This time I introduce you to debugging.
We solve the homework from episode 003 by single stepping through the code, and inspecting variables in the debugger.
Today's episode, on YouTube
We solve the homework from the last lesson by stepping through the code in the debugger, and inspecting the evt variable that was passed into our keydown listener.
When we have a problem with our code we call it a bug. A bug is when the code doesn't do what we expected it do to, or worse still, it does nothing at all. When this happens, it's time for us to debug!
To help us findout where a bug is we can use something called a debugger. The debugger can show us a few things:
Do any lines of the code have errors: The debug console will report any errors in the code (sometimes called syntax errors). Usually we will be told a line number where an error was detected and possibly some detail about what the computer thinks is wrong.
Which lines of code is the computer really running: We can use the debugger to single step through the code and set breakpoints. Single stepping allows you to slow down the program and see step-by-step which lines of code the computer is running. Setting a breakpoint allows you to pause the program when the computer gets a particular line of code. This is great if you want to run through the program at full speed, but pause only when a particular part of the program is reached.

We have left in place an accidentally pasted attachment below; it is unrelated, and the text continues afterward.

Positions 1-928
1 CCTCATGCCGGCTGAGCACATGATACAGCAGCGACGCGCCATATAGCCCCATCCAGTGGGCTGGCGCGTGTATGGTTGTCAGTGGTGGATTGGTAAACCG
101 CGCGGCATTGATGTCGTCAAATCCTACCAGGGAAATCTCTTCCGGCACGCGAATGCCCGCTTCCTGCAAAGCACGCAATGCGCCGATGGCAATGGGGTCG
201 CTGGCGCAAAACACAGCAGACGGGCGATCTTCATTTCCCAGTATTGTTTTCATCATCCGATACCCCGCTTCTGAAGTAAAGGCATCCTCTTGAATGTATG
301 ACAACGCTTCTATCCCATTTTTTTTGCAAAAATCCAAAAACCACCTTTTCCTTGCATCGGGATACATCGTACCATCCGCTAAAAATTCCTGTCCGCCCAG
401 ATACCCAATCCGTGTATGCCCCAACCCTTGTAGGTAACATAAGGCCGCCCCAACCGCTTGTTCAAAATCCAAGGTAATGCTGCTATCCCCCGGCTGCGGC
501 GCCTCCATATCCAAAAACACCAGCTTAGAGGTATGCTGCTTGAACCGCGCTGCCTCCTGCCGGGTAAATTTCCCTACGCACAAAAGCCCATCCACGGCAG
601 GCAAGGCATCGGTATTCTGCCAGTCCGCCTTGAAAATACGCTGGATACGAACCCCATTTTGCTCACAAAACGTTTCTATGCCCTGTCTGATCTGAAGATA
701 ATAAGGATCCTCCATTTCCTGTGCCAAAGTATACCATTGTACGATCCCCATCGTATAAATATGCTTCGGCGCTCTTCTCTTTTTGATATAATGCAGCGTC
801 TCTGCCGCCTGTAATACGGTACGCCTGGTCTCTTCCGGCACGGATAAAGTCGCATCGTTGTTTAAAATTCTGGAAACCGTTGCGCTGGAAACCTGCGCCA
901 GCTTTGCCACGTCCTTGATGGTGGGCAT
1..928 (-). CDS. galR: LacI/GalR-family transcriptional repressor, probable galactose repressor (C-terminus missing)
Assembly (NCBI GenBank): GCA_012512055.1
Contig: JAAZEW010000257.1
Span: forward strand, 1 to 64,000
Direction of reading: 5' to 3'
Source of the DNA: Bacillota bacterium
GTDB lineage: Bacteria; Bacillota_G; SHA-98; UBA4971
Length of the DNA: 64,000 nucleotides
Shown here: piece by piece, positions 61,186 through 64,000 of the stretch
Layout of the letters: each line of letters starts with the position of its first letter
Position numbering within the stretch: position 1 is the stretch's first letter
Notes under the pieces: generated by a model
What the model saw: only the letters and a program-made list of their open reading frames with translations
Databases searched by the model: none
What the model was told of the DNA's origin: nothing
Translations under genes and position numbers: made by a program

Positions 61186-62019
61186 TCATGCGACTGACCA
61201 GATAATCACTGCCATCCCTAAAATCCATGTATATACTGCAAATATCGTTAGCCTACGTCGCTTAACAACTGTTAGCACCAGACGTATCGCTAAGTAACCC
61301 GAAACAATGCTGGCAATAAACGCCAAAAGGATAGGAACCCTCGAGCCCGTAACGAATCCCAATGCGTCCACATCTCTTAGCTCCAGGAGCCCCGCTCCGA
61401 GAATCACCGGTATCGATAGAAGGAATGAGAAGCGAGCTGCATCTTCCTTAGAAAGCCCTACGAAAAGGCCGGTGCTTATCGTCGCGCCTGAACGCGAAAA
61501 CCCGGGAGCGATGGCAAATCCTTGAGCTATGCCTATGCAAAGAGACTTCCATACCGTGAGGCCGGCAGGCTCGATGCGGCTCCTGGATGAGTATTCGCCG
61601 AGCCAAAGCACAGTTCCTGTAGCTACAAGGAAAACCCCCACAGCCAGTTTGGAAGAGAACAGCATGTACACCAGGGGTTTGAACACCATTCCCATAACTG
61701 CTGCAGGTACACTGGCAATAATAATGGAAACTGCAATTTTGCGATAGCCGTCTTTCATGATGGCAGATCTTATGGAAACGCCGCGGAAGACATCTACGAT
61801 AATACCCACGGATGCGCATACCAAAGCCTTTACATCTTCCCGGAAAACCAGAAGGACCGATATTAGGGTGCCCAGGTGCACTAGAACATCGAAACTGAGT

What values do our variables hold: Often, when things are not working right, it's because a variable has a value in it that we didn't expect. Inspecting variables (usually in conjuction with the breakpoint concept above) allows you to check whether your variables somehow got changed to something you didn't expect. Of course, once that happens you then have to go figure out why it got changed to something you didn't expect!
When you run code in the debugger you will notice that different parts of the code are in different colors, or maybe they're in bold, or italic. This is called syntax highlighting. Syntax highlighting is something that the debugger does for us to make it easier to see the different parts of the code. For example, function names, variable names, conditional statements, can all be shown with different styles of text, to make it easier for us to read.
We learned last time that the keydown event is passed into the keydownListener when the user presses a key. With the debugger this week, we look at some of the object properties, such as the event's type, the key, and the keycode.
We discover this time that if we check the value of the evt.key property, we can tell exectly which key was pressed.
Every letter in the alphabet, and every number, and infact all the other characters you can type on a keyboard, are represented in the computer using character codes.
The most basic type of character code that we use is called ASCII. ASCII is really an acronym for American Standard Code for Information Interchange.
Table of common ASCII characters
|CHARACTER||ASCII CODE (decimal)|
ASCII has been around a long time, and is focused on characters we use the US for writing - as you might imagine from the name. ASCII characters are numbers in the range of 0 through to 127. 128 characters doesn't give you much room for all the characters needed for all the languages on planet earth. In more recent times additional character codes have been devised to give support for symbols for other languages, such as chinese, greek, and klingon.
Go take a look at ASCII, UNICODE and UTF-8, to see how these different character codes relate, and how they represent different characters.
Maybe you would want to write some HTML that displays non-ASCII characters.